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Angela Rippon – a Happy Singleton Putting her Affairs in Order

In advance of the BBC documentary "The Truth About Dementia", Angela Rippon shares her concerns.

Angela Rippon is about to present a BBC documentary entitled The Truth About Dementia. In advance of the documentary being broadcast, she has spoken frankly about her own concerns and what she has done to take responsibility for her future.

Angela has lived a fulfilling life as a happy singleton for some 27 years. Her marriage to her childhood sweetheart ended in divorce in 1989 and she never remarried. Although she does not have children of her own, she has godchildren who are a big part of her life.

Having seen her parents affected by dementia in the latter part of their lives, it is the effect of this condition that has prompted her to take positive action in mid-life to minimise the consequences if it happens to her in later life.  

She is mindful that dementia has now surpassed cancer as the biggest health worry for people aged over 55. Alzheimer’s and dementia affect 850,000 people in Britain today, with a new diagnosis being made every three minutes, so she’s right to take positive action to manage the possible consequences to an acceptable level.  

Although I’m fine,” she says, “I do sometimes worry about my own risk

And the risk she faces is measurable. Aged 71, her risk of developing dementia is a little over 1 in 12. But by her 80th birthday in nine years’ time, her risk will have doubled to 1 in 6.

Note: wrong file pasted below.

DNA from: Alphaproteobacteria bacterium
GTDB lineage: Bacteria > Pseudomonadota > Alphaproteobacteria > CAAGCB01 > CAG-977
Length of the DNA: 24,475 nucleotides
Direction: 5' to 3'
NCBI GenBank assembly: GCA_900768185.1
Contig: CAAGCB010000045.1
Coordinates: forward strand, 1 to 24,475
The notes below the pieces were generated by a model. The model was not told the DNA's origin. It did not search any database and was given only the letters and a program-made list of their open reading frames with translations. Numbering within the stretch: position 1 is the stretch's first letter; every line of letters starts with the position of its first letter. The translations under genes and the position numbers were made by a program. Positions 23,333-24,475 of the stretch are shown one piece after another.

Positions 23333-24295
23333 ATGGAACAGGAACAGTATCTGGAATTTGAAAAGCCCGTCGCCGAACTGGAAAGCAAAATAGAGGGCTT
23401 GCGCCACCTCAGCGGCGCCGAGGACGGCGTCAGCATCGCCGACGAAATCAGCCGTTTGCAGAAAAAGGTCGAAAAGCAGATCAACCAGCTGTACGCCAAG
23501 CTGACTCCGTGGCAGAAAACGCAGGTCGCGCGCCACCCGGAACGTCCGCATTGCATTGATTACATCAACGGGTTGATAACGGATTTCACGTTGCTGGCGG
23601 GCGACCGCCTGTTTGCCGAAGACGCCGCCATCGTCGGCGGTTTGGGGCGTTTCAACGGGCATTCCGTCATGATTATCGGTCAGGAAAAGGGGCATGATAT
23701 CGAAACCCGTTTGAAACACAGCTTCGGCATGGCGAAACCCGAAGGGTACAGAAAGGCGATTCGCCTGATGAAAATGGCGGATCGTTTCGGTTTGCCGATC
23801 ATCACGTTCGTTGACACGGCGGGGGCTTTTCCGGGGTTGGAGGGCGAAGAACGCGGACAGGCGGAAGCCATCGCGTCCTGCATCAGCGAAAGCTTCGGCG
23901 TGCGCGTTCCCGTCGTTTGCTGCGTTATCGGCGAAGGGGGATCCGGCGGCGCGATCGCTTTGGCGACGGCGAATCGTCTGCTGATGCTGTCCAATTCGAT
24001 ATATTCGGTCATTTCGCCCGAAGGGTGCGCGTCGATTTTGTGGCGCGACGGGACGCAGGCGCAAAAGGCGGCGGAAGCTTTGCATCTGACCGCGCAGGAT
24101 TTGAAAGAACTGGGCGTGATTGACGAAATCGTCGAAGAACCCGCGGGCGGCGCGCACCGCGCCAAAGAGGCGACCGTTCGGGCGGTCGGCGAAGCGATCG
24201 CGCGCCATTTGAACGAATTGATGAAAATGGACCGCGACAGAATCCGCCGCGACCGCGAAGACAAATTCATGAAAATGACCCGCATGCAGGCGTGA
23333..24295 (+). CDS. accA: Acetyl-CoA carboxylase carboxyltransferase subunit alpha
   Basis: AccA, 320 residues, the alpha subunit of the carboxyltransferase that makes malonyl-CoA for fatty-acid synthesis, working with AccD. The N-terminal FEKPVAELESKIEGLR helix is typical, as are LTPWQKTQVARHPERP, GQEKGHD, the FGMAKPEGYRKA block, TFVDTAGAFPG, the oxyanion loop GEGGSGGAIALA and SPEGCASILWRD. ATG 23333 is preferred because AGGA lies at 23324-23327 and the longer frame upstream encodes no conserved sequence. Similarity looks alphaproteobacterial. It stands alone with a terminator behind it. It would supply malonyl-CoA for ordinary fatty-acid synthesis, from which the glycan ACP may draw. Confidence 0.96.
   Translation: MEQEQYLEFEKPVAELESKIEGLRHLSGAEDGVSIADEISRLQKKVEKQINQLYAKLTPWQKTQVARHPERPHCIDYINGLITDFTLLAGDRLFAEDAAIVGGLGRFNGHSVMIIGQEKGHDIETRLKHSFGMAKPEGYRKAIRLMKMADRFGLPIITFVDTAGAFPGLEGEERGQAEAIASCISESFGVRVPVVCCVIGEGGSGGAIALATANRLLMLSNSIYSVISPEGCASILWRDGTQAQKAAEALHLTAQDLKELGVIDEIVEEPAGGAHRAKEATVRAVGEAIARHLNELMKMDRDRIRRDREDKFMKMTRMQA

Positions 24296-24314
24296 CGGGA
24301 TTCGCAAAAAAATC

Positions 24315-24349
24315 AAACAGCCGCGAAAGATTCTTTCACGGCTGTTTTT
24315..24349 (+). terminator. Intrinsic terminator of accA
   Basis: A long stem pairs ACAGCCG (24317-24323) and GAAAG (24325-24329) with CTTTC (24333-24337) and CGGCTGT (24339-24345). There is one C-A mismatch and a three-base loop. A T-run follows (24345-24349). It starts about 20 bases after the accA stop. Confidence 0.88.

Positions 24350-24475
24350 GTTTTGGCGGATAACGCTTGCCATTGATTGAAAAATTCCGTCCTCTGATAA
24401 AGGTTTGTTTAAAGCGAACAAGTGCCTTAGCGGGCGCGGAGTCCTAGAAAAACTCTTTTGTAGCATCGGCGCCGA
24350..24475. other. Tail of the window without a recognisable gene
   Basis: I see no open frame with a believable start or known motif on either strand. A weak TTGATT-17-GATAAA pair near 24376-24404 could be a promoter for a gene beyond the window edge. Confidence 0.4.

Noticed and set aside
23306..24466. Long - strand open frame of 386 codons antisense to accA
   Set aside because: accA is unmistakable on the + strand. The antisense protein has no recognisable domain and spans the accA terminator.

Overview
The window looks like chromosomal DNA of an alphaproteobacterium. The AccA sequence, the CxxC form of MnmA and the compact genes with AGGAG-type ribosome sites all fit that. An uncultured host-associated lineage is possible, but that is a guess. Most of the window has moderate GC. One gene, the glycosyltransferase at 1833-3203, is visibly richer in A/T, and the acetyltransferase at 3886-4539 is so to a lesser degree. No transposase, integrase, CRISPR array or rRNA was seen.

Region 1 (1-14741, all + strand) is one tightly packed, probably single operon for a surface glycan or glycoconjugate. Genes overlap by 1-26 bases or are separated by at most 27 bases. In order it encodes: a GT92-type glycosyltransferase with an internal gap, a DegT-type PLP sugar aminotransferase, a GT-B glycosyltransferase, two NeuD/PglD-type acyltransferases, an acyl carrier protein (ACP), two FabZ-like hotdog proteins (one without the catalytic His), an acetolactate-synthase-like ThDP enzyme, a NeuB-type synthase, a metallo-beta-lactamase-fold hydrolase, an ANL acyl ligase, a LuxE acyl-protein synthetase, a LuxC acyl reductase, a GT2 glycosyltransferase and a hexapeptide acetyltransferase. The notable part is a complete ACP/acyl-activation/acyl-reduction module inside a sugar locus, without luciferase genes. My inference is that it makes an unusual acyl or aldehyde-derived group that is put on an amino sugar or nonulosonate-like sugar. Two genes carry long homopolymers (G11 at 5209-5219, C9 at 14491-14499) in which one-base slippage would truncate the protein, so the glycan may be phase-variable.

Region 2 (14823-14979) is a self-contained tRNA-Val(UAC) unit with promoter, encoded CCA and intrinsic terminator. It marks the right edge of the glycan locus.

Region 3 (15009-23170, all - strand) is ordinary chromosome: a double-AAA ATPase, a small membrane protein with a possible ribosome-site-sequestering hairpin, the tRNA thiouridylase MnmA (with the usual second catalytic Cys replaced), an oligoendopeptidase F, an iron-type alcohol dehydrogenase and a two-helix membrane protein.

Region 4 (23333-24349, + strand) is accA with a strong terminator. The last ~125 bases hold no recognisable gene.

None of us knows what’s going to happen to us,” she says, “but I can do things like make sure my will is up to date and put things in place

I can talk with my godchildren about the care I might like,” she continues, “At least they won’t have to agonise over what to do with Auntie Ang because Auntie Ang will have told them”.

So, what precise steps will Angela Rippon have taken to manage the consequences of developing dementia in the future?

Lasting Power of Attorney for Property and Financial Affairs

If dementia took away Angela’s ability to manage her own affairs, her assets would in effect be frozen. Her assets could only be managed for her if her godchildren applied to the Court of Protection to be appointed her Deputies. Doing this would cost £900 in court fees, plus at least twice as much again in solicitors’ charges, and it’s an arduous and time-consuming process even with professional help.

Angela will have acted in advance to protect herself and her godchildren from this by making a Lasting Power of Attorney for Property and Financial Affairs.

She will have chosen who she wants to make financial decisions on her behalf – probably her godchildren -  and she will have nominated them as her attorneys.

She and her attorneys will have got together and signed a 20-page document, with Angela confirming who she wants, and her attorneys confirming they are willing to take on the responsibility if the time comes.